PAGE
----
Remembering Mr Magic (RIP)-Hip Hop Loses It’s Frankie Crocker



Remembering Mr Magic-Hip Hop Loses It’s Frankie Crocker

by Davey D and Mark Skillz

mr-magic-225Today just getting word that one of our Hip Hop pioneers has passed. As I started writing this we’re still trying to officially confirm, but according to what DJ Premier twitted earlier Mr Magic who was best known as being among the first to have a Hip Hop show on a major radio station has passed.  Still trying to process all this, because we’ve lost so many people this year. It was just a week or so ago we were mourning the passing of DJ Roc Raida.  For us in the Bay Area we lost a longtime KPFA  radio colleague and well known activist Gina Hotta. She passed of a heart attack. What we’re hearing w/ Mr Magic he too passed of a heart attack. He was 55 years old.

If you were around in the late 70s/early 80s then you will clearly understand what Magic meant to Hip Hop. For years he was the pinnacle. When he started out on WHBI, just hearing his show was major. It was a really big deal, because what we were doing in the parks, at rec centers and in our living rooms was insulated. No one else in the world knew what was bubbling up in the Bronx.  When Magic got picked up and was added to the line up of commercial station WBLS.. It was major. One of our own had graduated and was on the big stage. Saturday night was what so many of us eagerly looked foward to…Mr Magic with his booming voice gave Hip Hop that importance. He had what they call gravitas. He made you and Hip Hop official. He was a radio announcer not a kid doing college radio. He wasn’t someone shouting into a microphone. He was our Frankie Crocker, who was the legendary DJ and at the time program director for WBLS.

Was just talking to Hip Hop historian and writer Mark Skillz  who also grew up on Magic and he noted that Magic laid the ground work for every on air personality that came from the streets and made it to radio. He was always classy even when he was arrogant and he could sure be arrogant at times.  He was older than the average listener and fan of rap at that time and could’ve easily been associated with disco or soul music. But he put everything on the line because he really believed in the music. On a couple of occasions he was fired. The most infamous occasion was when he stood up to Frankie Crockerwho as mentioned was a legend in his on right. Crocker wanted to change formats and take rap off the air. Magic stood up to him and refused to change his show and was fired resulting in him returning to his first station WHBI.  Skillz added that its important to understand that back then and even recently, people paid to have a show on WHBI. You had to raise money to have a slot on the air.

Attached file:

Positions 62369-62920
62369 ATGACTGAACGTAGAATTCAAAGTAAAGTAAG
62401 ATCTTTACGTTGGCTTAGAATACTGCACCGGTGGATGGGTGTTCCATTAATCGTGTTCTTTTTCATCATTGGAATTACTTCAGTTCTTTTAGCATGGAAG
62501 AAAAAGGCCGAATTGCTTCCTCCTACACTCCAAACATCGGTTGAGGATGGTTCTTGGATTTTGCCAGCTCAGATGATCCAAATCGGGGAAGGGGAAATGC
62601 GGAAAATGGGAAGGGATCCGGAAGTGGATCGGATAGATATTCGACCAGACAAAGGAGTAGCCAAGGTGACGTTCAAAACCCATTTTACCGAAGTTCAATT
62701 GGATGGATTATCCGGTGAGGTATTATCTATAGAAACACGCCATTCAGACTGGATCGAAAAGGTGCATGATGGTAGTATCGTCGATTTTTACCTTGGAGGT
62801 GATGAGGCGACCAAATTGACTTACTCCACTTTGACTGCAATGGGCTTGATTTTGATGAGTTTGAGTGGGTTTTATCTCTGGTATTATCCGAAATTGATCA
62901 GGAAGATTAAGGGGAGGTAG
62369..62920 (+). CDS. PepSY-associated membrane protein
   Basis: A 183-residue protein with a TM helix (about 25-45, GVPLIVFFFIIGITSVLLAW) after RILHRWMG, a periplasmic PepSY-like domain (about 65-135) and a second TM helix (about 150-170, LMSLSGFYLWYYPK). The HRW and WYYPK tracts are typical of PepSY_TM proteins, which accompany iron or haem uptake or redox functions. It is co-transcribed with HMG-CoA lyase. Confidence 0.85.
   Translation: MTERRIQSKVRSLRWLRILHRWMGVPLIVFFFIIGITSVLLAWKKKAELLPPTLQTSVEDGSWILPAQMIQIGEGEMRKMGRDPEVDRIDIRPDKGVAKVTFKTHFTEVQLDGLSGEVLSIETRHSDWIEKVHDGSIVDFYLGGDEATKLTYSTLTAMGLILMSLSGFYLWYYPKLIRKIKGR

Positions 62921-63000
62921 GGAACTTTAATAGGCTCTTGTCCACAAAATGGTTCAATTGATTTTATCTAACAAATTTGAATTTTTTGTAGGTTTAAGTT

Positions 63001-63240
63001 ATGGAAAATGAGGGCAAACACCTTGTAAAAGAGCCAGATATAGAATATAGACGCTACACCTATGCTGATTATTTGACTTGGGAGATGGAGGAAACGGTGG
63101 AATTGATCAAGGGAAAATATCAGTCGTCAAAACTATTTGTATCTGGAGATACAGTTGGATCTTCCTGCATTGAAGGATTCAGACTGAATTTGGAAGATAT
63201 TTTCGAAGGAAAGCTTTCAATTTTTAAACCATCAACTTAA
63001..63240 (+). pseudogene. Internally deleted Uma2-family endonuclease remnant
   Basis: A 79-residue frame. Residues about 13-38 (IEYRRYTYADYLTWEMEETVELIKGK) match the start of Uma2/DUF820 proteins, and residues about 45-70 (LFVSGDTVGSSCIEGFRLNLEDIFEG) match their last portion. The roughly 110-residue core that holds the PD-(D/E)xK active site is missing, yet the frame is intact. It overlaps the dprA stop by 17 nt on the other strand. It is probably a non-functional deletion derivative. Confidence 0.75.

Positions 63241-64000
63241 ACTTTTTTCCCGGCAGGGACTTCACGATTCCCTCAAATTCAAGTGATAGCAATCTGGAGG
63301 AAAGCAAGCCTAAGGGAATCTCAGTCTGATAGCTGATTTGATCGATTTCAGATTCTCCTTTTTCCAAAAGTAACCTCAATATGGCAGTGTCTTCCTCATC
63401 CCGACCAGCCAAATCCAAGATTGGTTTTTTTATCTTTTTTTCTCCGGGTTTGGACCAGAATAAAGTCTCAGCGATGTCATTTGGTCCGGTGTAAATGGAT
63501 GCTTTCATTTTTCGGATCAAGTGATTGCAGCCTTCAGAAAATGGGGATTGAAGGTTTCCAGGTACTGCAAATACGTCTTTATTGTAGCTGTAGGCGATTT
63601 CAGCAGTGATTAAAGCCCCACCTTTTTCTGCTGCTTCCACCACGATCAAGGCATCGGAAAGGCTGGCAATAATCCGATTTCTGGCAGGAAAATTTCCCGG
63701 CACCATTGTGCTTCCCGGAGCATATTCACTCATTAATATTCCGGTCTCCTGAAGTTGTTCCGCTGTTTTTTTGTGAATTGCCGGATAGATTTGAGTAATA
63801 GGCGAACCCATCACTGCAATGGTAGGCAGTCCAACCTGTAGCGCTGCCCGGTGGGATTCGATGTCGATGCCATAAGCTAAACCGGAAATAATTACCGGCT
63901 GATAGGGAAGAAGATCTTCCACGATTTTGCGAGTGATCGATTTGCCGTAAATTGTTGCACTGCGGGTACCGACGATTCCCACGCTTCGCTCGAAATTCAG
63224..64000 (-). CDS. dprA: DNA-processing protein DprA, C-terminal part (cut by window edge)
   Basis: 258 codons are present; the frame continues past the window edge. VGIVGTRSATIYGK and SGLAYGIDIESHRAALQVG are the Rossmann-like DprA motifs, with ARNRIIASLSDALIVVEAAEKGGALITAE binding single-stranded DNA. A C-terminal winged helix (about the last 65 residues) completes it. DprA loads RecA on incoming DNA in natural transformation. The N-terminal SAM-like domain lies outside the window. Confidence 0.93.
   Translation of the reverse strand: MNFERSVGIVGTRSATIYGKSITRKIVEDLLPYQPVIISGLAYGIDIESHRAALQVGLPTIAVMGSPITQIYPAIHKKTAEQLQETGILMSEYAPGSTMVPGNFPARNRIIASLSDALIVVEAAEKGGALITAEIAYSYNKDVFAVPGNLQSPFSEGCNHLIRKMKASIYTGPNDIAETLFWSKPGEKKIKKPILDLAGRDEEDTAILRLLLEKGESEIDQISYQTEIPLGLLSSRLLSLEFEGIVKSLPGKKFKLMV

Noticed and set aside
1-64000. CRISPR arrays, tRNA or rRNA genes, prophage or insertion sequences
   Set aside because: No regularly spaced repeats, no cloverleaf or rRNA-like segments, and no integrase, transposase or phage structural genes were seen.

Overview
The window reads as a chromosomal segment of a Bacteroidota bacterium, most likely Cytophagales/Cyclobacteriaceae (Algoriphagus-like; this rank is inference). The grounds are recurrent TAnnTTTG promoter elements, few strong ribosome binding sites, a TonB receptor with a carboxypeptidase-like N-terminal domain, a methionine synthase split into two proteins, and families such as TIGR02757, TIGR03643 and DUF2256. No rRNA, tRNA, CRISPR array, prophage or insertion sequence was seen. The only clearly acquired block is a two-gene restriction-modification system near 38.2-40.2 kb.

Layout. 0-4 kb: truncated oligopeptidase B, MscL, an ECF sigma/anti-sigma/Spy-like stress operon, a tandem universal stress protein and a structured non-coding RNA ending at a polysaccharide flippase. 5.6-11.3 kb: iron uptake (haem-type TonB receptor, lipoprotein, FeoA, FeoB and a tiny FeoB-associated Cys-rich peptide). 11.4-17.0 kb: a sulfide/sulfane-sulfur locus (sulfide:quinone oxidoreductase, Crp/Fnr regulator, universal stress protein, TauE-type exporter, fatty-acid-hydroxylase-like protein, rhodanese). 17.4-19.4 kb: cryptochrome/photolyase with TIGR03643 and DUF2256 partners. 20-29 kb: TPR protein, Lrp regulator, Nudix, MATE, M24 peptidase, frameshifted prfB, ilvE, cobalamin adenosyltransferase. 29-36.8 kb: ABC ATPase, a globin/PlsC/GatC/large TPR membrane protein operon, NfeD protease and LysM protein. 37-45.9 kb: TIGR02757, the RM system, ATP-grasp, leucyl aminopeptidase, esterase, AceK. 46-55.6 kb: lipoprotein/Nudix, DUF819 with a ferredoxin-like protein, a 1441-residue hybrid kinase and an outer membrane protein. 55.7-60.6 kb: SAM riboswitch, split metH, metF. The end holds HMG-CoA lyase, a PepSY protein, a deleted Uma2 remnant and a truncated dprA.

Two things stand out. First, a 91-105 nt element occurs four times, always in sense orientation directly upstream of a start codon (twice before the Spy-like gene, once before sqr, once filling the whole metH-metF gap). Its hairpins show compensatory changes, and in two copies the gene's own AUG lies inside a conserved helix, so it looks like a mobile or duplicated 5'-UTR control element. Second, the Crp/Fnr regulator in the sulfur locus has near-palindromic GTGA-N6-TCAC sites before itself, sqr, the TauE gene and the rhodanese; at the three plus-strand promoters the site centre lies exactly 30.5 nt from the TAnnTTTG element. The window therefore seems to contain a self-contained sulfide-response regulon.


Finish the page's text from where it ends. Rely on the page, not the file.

Magic was important to two different eras of Hip Hop. He was the connection to the  pioneering day also known as True School. He was the one that brought us Flash, Mele-Mel, Crash Crew, Sugar Hill, Busy Bee etc.  he later became the important gateway to the what we now know as the Golden Era. He was once dubbed Sir Juice as he was the big connection and champion for the Juice Crew. Skill z was sharing memories with Sweet Gee this morning upon hearing the news and was reminded by G that the original Juice Crew was Sal Abbatiello, Sweet Gee, DJ June Bug, Kurtis Blow and Mr Magic aka Sir Juice.Sal who owned the Fever night club brought them all diamond rings. In many ways for  long before Diddy, Jay-Z  or the Jiggy era came along, Magic and his people personified flashiness within Hip Hop. They were smooth and represented the style of the day.  

Skillz was  recounting seeing Magic wearing rings on every finger and having  gold rope chains. He used to sport a shark skin suit. He was a Hip Hop version of Mr Tee. Back then that was Hip Hop at its finest for better or for worse.

When he got his Rap Attack show on WBLS he was the man. Folks old enough will recall what it meant to record a Mr Magic show. Those cassette tapes got passed all around the world. He was that dude. Interestingly enough Magic followed the important tradition long established by Black radio DJs of being our mouthpiece and Griot of sorts. In many ways he was the face of Hip Hop and our ambassador. He was our connection to the outside world, the corporate world etc. When his show came on, all of New York stopped what they were doing and tuned in.  Words are simply inadequate so others reading this will have to add in.

We also recall the role that Magic played in sparking the infamous bridge wars between the Bronx via KRS and BDP and Queens via the Juice Crew. Magic was so important that if he didn’t play your record or publicly rejected you as he did BDP,  it wasn’t a thing to easily shake off.  I won’t get into along recounting of that tale, but lets just say a lot of careers were born through the BDP vs Juice Crew saga. The attention he garnered help heighten the position of than rival DJ Red Alert who was holding it down and backing BDP on Kiss FM while Magic backed Marley Marlwho was his official deejay along with the Juice Crew as we know them today on WBLS…Also on a side note lets stress the fact that the battle was more like a battle of the bands and not the type of vicious beefs where folks get shot or beaten up. It was competitive, theatrical and capitivating